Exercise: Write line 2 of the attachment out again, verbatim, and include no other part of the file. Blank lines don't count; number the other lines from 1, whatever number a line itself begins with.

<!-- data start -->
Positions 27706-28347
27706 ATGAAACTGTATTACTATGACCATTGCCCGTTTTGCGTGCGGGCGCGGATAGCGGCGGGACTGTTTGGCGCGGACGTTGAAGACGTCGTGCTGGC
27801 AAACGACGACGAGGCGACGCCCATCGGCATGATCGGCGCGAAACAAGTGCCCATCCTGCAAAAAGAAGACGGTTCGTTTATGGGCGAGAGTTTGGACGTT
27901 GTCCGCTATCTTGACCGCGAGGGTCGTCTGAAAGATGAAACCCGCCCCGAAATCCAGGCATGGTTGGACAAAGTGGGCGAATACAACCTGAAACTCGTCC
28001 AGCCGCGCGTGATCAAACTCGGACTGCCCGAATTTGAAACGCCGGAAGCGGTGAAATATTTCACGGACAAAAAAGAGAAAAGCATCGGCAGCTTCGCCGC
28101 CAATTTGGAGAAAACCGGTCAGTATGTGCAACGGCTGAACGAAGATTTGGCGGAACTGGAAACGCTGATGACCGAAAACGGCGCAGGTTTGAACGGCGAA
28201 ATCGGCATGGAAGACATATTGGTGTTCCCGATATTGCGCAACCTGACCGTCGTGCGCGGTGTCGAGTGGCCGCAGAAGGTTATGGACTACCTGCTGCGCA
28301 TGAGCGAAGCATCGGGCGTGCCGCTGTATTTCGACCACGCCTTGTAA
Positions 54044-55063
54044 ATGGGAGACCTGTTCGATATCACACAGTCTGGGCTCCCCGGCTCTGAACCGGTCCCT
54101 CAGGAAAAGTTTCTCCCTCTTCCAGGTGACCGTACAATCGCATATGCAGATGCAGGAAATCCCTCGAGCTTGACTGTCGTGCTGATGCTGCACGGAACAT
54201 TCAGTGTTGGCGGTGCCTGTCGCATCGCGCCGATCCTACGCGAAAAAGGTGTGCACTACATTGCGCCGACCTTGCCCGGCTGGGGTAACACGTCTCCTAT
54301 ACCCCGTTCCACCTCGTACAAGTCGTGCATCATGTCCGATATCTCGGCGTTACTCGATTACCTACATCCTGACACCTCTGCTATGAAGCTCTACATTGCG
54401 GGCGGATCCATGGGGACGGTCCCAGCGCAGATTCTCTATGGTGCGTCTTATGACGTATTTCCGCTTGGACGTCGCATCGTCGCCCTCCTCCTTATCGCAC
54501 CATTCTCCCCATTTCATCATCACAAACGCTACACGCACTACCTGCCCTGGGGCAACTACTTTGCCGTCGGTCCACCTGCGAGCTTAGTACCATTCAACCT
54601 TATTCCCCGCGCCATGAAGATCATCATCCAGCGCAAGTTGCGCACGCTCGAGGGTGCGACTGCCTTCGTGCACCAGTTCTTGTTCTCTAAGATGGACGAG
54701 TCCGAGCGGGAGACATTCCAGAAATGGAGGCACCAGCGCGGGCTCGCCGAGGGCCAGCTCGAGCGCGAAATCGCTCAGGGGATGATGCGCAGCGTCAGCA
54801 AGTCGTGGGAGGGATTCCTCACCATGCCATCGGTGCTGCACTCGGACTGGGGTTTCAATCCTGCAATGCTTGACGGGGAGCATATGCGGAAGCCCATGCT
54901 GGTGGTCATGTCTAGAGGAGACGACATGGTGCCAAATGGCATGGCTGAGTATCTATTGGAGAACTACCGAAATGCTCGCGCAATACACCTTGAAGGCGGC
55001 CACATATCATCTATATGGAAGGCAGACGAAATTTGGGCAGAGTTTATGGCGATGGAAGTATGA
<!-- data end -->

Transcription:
27706 ATGAAACTGTATTACTATGACCATTGCCCGTTTTGCGTGCGGGCGCGGATAGCGGCGGGACTGTTTGGCGCGGACGTTGAAGACGTCGTGCTGGC